At town hall meeting, Pallone doesn’t change his mind on public healthcare option

RED BANK – After weathering a roomful of angry residents tonight who called him everything from “liar” to “socialist” to Speaker Nancy Pelosi “lackey” to illegal alien enabler, U.S. Rep. Frank Pallone (D-Long Branch) said he failed to hear an argument to change his mind about the need for a public healthcare option.

‘No, I have to be honest, so much of it is misconceptions,” Pallone told reportersas 250 residents who attended the first round of this town hall meeting filed out of the Red Bank Middle School auditorium to make way for another 250.

The congressman, who chaired the committee and helped craft the healthcare reform bill which made it through committee on the House side but which the Senate still has not considered, was ready for a thirdbatch of residents at 10 p.m.

Hundreds more lined up outside the school wouldn’t make the cut.

“This program is designed not to impact employer-provided healthcare – most people get healthcare through their employer,” said Pallone. “It’s desiged to address the problems of those who don’t have insurance. …I’m very proud of the bill.”

Although there was a small contingent of people shaking “O” signs and at least one crowd member at the mic who told Pallone the public option was already a major come-down from single-payer, the bulk of the crowd here in this county that backed Sen. John McCain over Barack Obama in last year’s presidential contest wasn’t convinced.

If President Obama’s summertime starpower effort at the PNC Arts Center was as much a sales pitch for healthcare reform as an attempt to buttress a governor then enduring the turbulence of a tough reelection bid, few here were ready to show Obama- let alone Corzine orPallone, named honorary co-chair ofthe Corzine campaign just yesterday- any love.

“Obamacare may kill my daughter” read the sign of one man, who walked out in disgust amid catcalls, groansand shouts cast in the direction of Pallone, who inititally had tried the more casual carpet-level interaction with the crowd only to get jeered up onstage.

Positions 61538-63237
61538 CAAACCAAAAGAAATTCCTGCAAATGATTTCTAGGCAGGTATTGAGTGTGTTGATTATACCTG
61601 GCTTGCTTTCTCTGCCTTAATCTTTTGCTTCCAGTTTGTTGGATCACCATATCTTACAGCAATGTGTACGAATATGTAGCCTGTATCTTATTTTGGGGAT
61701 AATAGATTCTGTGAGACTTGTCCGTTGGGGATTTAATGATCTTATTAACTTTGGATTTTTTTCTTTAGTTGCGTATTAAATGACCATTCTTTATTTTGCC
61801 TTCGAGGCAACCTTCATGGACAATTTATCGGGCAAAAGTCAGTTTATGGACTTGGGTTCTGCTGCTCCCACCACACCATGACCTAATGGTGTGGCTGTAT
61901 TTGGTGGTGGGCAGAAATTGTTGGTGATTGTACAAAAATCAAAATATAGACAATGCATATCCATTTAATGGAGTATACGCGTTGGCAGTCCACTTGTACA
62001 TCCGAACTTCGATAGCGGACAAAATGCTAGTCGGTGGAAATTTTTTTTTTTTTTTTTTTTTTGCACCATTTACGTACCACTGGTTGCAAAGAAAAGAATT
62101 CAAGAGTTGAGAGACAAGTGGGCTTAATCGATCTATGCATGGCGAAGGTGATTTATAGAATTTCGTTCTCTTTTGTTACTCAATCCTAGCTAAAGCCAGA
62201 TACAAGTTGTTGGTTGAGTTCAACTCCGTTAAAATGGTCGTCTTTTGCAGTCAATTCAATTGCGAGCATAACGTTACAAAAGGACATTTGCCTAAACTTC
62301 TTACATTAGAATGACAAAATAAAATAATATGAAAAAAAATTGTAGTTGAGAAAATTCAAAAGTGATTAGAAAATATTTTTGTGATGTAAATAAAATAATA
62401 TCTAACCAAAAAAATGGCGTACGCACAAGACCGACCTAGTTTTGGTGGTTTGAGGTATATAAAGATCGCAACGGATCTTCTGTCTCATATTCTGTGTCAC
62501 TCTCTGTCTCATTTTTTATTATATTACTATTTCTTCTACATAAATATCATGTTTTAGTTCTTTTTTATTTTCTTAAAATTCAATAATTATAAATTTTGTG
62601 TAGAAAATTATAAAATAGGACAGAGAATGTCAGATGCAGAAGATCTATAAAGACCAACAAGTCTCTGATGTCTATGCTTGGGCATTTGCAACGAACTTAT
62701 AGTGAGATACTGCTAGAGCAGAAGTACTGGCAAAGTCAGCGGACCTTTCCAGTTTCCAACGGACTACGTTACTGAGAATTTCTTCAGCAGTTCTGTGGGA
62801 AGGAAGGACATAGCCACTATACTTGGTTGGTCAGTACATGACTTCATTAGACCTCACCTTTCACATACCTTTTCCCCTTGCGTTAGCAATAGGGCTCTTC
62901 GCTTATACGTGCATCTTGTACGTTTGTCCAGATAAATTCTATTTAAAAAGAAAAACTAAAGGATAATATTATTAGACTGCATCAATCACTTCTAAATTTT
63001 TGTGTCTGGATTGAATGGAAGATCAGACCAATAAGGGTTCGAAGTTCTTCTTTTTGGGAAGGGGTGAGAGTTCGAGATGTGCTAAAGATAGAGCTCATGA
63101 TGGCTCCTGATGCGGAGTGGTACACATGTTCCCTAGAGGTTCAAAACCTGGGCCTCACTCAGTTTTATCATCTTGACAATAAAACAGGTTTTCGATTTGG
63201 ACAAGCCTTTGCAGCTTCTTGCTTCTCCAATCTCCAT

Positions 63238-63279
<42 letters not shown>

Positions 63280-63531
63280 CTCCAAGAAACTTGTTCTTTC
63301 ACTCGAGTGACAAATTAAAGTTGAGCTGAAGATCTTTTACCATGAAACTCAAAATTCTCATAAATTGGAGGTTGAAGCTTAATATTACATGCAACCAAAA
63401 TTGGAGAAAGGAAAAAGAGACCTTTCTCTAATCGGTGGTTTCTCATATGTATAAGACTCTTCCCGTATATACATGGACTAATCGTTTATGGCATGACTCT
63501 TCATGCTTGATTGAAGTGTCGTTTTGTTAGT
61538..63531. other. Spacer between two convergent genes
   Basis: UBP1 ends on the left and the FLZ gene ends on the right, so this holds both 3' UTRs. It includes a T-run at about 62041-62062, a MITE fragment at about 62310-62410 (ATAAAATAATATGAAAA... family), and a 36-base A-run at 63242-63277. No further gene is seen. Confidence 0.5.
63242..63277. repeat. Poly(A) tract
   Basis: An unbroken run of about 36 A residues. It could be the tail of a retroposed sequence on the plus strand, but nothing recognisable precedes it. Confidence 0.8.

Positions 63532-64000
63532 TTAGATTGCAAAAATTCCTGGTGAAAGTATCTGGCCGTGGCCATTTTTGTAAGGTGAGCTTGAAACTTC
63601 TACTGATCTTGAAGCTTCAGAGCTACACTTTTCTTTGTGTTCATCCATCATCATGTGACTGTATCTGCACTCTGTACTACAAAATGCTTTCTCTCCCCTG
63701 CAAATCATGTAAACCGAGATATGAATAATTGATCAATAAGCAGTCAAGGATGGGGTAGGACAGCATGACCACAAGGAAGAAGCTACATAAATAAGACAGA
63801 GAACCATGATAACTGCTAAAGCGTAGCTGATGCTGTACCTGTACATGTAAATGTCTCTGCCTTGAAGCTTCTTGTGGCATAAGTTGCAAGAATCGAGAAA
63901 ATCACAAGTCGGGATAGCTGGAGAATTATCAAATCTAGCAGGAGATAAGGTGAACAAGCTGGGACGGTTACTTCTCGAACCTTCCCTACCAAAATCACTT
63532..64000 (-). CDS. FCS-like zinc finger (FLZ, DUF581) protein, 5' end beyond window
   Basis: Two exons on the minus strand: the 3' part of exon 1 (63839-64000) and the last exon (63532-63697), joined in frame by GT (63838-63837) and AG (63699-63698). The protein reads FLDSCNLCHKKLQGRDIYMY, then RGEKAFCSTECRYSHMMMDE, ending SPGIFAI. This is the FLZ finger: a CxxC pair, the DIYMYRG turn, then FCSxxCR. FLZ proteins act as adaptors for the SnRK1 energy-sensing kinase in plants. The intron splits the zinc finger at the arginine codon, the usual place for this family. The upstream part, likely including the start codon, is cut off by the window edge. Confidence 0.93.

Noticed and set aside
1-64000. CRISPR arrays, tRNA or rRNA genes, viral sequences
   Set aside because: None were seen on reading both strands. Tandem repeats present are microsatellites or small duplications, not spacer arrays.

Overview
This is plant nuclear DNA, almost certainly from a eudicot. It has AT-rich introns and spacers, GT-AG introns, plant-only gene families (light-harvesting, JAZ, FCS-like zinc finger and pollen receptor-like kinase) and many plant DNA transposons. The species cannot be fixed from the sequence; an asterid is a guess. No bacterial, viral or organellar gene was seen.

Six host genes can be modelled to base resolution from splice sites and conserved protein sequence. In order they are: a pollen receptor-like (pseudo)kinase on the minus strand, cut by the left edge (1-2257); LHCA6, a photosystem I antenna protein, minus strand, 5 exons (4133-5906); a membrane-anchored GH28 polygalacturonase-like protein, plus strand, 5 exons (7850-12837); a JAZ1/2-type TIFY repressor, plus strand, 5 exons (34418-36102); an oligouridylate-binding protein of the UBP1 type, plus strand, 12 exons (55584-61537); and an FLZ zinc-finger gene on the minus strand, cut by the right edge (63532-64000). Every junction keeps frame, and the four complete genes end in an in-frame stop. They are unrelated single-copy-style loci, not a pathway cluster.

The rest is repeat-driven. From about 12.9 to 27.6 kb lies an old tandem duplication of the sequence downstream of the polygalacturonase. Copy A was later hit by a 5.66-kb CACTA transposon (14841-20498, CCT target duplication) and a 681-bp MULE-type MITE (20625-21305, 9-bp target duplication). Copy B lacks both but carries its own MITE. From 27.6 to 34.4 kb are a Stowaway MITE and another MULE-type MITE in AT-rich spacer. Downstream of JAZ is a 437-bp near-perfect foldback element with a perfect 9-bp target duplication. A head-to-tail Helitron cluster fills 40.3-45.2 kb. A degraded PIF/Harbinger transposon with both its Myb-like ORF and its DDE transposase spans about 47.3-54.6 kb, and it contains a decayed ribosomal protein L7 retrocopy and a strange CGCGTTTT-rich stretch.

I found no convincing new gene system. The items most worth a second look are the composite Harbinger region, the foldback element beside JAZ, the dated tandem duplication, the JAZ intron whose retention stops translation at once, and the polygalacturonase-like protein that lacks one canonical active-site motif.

“He’s doing an Obama,” a woman muttered to her husband, jerking a thumb at Pallone. “He says he’ll answer questions, and then he talks for five hours.”

The worry among residents here tonightcame on the heels of Pallone’s “aye” votes on thebanks bailout and federal stimulus, and his”aye” vote on cap and trade. Theydoubt the federal government’s ability to deliver a public healthcare option that won’t significantly increase taxes and short-circuit the private sector’s capacity toprovide healthcare.

“The problem is everyday more and more people are losing insurance,” Pallone countered. “Today, 61% of people receive their insurance through their employers. If we don’t do something, those numbers will continue to grow.”

Pallone was repeatedly drowned out by audience members who were already fed up when they walked through the doors of the auditorium.

“The cost of government…” the congressman tried at one point.

“We are the government,” roared a man wearing a T-shirt that said, “I love my country – it’s the government I’m afraid of.”

“If a person loses his job…” Pallone said at another point.

“Then get a second job!” a man huffed amid guffaws.

“Send them back to Mexico,” a voice screamed over the top of the verbal fray with Pallone stymied at the microphone.

Of course, the congressman and his critics disagreed over the popularity of the public option. Pallone says he believes most of his constituents favor the reform. His challengers here tonight say no way.

Done with the first group, Pallone readied for the second bunch, who coming gamely though the double doors, promptly shouted out a “USA! USA! USA!” chant before launching into an impromptu version of “America the Beautiful.”

There was a brief lull.

When Pallone urged people to stand for the Pledge of Allegiance, at least one man jolted to his feet in anger and fumed, “Hypocrite” atthe congressmanbefore screaming “under God” at the top of his voice with at least two dozen others in a show of defiance.

“In God we trust,” the same man shouted at the end, pointing an angry finger at Pallone. “In you, we don’t,” beforekick-starting a “Yes, we can’t” rant.

At town hall meeting, Pallone doesn’t change his mind on public healthcare option